Cedric Stephens, Contributor
My wife and I own a 2004 Nissan Sunny. It is comprehensively insured. On October 24, 2012, I was travelling along Elletson Road. I drove through the light-controlled Victoria Avenue junction when it was green. Another car heading west along Windward Road, disobeyed the red light and ran into my car's left front fender. Passengers in the other vehicle were injured. My car was spun around to face the opposite direction.
The accident was reported to the police that same day and, a few days later, to our brokers. The estimate of repairs totalled J$304,615. The insurance investigator and I visited the accident scene on November 23.
We learned in December that the assessor reduced the estimate to J$240,606 and that the insurer had offered payment to us instead of repairing the vehicle. The excess was J$63,000 which we would have to pay and seek recovery from the other driver; J$50,000 was included in case additional damage was discovered when the car was dismantled. The repair was estimated to last six days. Loss of use would be limited to that period at J$1,800 per day.
We rejected the offer and asked the insurer to repair the vehicle. When repairs were authorised in February, the cost of parts had increased. Another estimate was prepared in mid-February. Can the repair process be fast-tracked? Can we do anything other than watch the insurer move at the pace of a snail? Four months have passed and we are still without a car.
- Frustrated Couple.
HELPLINE: The editors of this newspaper are to be congratulated on the 'Customer Service: Help or Horror' feature last Thursday.
There is a direct link between the three articles - one of which named some government bodies but failed to identify the privately owned commercial banks and where "sweating, public-sector workers, cashiers, vendors, contract workers and tradesmen (who waited in long lines) ... and often suffered at the hands of their employers" - and the question you posed.
You, like most of us, share a similar nightmare: poor customer service. A piece that I wrote on January 8 this year "Customer care takes backseat to claims service" (the headline should have read 'takes backseat in claims service') spoke to insurers' duty under Section 11 of the Insurance Act, 2001, "to implement a policy for settlement of claims without undue delay".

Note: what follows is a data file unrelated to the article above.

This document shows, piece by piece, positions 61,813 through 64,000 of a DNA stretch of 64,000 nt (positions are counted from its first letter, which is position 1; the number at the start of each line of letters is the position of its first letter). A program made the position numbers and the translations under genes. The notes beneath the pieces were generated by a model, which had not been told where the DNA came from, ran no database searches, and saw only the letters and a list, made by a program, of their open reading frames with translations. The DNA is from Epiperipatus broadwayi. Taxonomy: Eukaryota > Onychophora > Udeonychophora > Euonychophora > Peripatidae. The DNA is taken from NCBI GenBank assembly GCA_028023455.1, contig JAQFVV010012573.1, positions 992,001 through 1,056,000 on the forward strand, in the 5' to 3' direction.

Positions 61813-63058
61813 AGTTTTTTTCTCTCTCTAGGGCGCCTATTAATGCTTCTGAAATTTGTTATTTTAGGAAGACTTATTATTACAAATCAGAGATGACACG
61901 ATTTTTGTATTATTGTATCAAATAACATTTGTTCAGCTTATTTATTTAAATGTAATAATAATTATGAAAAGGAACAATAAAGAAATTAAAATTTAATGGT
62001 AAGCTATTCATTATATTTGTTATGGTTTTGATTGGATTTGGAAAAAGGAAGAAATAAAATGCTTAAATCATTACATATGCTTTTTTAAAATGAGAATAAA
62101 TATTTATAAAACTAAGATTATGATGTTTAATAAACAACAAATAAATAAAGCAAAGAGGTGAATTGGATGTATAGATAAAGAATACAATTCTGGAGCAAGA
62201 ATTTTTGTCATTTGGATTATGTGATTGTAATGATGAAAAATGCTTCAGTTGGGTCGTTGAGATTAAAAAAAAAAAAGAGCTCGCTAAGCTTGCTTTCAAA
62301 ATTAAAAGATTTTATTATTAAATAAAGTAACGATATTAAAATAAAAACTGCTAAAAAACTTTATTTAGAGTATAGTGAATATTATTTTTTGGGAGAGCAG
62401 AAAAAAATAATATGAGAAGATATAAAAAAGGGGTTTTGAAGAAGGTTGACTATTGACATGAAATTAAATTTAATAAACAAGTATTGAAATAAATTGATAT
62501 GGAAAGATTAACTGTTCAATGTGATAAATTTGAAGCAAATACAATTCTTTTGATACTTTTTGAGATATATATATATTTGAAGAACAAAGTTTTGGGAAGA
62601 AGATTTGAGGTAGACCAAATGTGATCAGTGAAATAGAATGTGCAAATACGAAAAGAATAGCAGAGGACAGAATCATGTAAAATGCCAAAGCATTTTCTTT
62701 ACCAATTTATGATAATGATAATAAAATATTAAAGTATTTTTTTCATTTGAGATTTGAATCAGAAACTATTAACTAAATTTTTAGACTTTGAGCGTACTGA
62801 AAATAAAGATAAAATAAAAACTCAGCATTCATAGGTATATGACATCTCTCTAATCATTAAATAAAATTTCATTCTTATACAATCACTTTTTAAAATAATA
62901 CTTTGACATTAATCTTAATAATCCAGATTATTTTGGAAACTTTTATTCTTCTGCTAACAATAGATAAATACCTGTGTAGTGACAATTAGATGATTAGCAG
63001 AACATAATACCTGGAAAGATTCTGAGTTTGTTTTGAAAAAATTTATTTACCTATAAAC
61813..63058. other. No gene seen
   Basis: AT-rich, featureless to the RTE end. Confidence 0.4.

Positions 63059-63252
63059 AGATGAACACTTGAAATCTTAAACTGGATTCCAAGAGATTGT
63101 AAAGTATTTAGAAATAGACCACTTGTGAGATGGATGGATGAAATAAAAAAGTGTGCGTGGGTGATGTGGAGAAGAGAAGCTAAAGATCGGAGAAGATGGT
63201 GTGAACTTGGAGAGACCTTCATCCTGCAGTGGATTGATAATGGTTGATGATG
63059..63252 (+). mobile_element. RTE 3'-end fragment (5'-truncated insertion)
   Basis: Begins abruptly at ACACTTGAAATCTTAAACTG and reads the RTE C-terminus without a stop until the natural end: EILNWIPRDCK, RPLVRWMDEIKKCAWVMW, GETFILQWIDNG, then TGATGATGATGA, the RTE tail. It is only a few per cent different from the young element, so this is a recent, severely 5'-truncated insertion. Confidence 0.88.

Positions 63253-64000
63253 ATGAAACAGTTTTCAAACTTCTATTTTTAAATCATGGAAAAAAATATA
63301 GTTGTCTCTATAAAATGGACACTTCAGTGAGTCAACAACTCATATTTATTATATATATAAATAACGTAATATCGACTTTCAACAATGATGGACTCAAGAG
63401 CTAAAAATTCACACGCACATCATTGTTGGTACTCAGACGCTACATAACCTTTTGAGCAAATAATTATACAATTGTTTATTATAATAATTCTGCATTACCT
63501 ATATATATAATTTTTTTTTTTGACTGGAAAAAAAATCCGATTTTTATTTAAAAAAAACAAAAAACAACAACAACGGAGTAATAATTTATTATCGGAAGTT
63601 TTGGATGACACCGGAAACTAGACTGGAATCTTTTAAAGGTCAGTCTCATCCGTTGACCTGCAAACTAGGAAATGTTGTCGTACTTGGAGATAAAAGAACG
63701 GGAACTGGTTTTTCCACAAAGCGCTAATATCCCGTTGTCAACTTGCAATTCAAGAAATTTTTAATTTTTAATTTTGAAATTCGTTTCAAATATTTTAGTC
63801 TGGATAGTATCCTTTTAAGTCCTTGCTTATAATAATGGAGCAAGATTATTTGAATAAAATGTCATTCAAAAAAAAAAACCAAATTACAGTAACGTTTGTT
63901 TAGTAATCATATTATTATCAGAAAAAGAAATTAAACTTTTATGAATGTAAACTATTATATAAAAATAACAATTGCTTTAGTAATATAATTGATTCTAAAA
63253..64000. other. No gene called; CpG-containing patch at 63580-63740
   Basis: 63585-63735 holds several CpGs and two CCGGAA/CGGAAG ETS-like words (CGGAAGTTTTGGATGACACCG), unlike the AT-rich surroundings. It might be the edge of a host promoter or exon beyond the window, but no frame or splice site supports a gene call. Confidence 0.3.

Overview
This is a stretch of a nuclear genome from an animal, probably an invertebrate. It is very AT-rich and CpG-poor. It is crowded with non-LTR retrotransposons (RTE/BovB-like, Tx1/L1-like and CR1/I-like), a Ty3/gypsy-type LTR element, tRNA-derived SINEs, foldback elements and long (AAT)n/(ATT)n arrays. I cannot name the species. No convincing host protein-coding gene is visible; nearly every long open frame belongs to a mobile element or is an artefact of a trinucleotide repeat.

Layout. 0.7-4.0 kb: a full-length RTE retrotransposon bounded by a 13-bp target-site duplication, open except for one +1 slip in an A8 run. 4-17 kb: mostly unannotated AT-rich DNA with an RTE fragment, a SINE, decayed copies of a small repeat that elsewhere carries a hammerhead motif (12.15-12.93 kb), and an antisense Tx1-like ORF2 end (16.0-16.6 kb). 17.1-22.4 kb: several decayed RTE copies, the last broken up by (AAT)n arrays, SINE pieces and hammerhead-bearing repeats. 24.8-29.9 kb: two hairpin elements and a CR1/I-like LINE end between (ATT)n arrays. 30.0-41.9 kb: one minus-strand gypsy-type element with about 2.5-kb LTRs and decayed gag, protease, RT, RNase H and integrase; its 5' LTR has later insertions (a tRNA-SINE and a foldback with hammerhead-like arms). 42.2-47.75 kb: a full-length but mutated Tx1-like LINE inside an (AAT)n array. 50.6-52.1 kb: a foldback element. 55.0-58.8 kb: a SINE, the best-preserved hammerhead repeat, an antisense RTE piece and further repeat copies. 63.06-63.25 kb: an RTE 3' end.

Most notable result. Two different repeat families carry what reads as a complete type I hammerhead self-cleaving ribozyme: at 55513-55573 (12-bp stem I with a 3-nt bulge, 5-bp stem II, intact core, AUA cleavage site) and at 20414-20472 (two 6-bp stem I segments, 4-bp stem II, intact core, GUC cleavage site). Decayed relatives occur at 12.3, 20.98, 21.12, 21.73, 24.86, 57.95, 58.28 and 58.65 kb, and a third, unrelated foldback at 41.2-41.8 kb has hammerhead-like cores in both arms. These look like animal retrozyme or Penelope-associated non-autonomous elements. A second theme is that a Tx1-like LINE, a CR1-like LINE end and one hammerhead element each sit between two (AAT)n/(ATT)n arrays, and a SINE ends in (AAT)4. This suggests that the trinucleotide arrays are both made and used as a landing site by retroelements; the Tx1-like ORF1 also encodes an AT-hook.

The non-settlement of your claim since December, when you wisely rejected the offer of settlement, appears excessive.
There was a reference in the same article to a non-executive director of an insurance company who recently said to me in disapproving manner that I was "always writing about car crashes".
Guess what? He is a member of the board of your insurer. Is there any connection between that fact and the very slow movement of the company's motor claim process or, is it simply a twist of fate?
By now, you should be getting the message. The process of repairing your car is dependent on the efficiency in the insurance company, the brokers, investigators, assessors, repairers, parts suppliers, etc.
Quality of service
Attitudes of employees, management and directors, the policies and procedures that are implemented and training affect how customers are treated and the quality of the service they receive. No one switch can be turned on to speed up the repair process.
The brokers misinformed you about loss-of-use. Insurers who settle loss-of-use claims do so on behalf of the at-fault party.
They base their offers on what loss adjusters say. Loss adjusters, on the other hand, estimate with the repairer the number of days the repairs will last. Delays in obtaining parts are ignored. So, too, are bottlenecks and delays due to poor planning and management by the repairer.
The daily rate paid in loss-of-use claims is a knotty issue. It depends on the type of vehicle that you, the 'accident victim', were driving at the time of the accident.
If the car that suffered the damage was a BMW, is the driver entitled to receive compensation based upon the rental rate for a Toyota Corolla, a Suzuki Vitara, a Toyota Prado SUV, or another BMW similar to the one that was damaged?
The J$1,800 per day limit is only an arbitrary minimum. It is generally used when the victim does not actually hire a replacement vehicle and is unable to prove that loss-of-use expenses were actually incurred.
Insurers examine these claims with a fine-tooth comb since some persons manufacture evidence to support their claims.
There is no guarantee that you will recover your excess and the loss-of-use expenses. What eventually happens depends on whether the other vehicle was insured, if the person who was driving had a licence and whether the third-party insurer agreed that driver caused the collision.
Finally, a reader of this column, KB, argued (Google: The Sunday Gleaner January 27, 2013 'Manoeuvring the Excess Clause') that "insurers do not have the time to address claims being submitted". This could also be one of the reasons for the snail's pace.
I asked the head of the Insurance Association of Jamaica to comment on that statement. I am still awaiting a reply nearly one month later.
Cedric E. Stephens provides independent information and free advice about the management of risks and insurance. Send feedback to firstname.lastname@example.org or SMS/text message to 812-7233